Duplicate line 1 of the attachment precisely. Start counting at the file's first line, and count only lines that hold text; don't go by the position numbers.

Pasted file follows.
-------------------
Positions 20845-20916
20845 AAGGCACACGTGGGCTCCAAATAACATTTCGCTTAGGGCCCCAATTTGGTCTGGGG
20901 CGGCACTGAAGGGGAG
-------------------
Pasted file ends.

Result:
Positions 20845-20916